One of the two Khudafarin bridges (Xudafərin körpüsü), over which Azerbaijan regained control on October 18-th, 2020.
“Just 72 hours ago many “experts” were writing about how the Azerbaijani offensive has not been successful bevause of an over reliance on drones at the expense of maneuver warfare. Khodaafrin Bridges, Fuzuli, Hadrut, Jabrayil, etc prove that this analysis was dead wrong” – Luke Coffey wrote in his Twitter account at 8:29 PM, October 19, 2020.
Khodaafarin Bridges (Azerbaijani: Xudafərin körpüsü) are two Khudafarin arch bridges, which are located at the border of Azerbaijan and Iran connecting the northern and southern banks of the Aras River. Located on the historical “Silk Road”, the 11-arched bridge was built in the 11th-12th centuries and the 15-arched bridge in the 13th century.
After the occupation of the Jabrayil district by Armenian forces in 1993, Khudafarin bridges have suffered destruction. On 18 October, 2020, Azerbaijani president Ilham Aliyev announced that the Azerbaijani soldiers reclaimed the bridges.
Luke Coffey is the director of the Allison Center for Foreign Policy Studies at The Heritage Foundation.
Coffey, named to the post in December 2015, oversees foreign policy and international affairs issues. Coffey previously was Heritage’s Margaret Thatcher fellow, focusing on relations between the United States and the United Kingdom and on the role of NATO and the European Union in transatlantic and Eurasian security.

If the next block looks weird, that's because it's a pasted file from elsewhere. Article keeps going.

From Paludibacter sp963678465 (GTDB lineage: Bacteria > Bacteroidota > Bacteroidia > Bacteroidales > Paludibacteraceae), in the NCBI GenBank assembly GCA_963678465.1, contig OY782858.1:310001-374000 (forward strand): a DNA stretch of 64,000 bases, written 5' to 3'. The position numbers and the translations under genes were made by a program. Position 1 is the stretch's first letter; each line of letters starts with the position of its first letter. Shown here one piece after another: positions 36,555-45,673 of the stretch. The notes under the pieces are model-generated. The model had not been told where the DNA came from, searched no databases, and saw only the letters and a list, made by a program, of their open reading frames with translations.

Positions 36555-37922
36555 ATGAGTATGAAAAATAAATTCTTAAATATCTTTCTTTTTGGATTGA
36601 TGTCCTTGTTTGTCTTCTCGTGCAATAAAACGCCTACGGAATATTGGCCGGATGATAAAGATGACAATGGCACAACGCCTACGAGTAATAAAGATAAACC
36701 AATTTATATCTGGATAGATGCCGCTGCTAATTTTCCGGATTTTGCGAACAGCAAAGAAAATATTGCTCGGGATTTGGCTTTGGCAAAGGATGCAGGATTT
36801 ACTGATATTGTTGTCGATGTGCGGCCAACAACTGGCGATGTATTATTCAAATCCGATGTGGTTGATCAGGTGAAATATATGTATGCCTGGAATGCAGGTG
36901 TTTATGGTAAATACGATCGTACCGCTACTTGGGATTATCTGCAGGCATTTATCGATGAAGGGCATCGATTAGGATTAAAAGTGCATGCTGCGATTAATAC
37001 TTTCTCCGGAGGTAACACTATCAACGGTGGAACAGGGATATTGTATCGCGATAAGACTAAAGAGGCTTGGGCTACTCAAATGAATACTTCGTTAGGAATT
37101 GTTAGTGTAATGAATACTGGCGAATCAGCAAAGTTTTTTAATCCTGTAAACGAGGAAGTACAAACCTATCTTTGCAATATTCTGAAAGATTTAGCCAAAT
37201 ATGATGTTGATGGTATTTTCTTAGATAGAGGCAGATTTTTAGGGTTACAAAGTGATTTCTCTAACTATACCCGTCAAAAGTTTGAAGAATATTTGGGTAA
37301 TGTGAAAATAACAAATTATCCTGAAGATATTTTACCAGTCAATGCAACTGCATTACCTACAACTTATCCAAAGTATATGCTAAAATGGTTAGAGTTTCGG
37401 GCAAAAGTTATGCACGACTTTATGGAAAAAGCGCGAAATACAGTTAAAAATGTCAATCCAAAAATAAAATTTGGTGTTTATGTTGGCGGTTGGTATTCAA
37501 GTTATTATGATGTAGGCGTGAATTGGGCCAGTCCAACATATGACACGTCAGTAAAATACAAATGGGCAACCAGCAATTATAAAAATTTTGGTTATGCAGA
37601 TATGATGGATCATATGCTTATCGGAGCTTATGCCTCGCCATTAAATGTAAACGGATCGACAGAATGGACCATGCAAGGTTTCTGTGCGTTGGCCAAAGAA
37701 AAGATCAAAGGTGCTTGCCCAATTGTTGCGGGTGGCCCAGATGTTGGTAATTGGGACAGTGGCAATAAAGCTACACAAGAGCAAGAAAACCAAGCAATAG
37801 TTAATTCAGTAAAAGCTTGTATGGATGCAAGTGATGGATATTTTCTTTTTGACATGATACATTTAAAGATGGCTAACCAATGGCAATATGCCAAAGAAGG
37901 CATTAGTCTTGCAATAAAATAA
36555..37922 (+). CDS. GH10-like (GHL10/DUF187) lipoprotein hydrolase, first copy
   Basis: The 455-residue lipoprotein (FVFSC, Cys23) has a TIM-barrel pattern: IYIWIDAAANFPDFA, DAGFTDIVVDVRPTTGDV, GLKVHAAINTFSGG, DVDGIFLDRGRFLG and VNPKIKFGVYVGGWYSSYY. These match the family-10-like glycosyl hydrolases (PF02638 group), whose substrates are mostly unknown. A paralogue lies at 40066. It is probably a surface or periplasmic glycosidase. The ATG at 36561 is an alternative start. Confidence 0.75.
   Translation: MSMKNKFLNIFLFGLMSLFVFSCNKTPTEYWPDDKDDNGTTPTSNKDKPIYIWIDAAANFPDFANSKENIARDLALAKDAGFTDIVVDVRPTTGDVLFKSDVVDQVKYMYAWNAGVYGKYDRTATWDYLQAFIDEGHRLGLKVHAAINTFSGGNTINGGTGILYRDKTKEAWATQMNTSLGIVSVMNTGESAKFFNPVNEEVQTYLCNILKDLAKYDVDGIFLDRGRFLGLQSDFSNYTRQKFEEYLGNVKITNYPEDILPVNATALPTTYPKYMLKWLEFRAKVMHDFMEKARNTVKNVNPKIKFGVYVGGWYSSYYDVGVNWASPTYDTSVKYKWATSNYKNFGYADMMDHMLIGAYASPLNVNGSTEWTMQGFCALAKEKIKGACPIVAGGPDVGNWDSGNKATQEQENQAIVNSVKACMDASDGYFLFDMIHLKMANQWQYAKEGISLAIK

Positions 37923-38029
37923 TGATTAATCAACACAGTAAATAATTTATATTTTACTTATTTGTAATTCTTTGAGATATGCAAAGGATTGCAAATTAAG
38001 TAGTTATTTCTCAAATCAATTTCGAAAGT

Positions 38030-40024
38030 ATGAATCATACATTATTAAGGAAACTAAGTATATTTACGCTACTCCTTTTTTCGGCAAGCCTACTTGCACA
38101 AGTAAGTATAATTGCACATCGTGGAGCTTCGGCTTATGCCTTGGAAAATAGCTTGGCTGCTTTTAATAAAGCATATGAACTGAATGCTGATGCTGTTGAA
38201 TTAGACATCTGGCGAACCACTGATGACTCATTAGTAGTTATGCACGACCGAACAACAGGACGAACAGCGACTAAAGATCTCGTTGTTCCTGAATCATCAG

Before joining the think tank’s Margaret Thatcher Center for Freedom in 2012, Coffey had served at the UK Ministry of Defence since 2010 as senior special adviser to then-British Defence Secretary Liam Fox.
Coffey, a U.S. Army veteran, was the first non-UK citizen appointed by the Prime Minister to provide advice to senior British ministers. Among his duties was helping shape British defense policy in relation to transatlantic security, NATO, the European Union, and Afghanistan.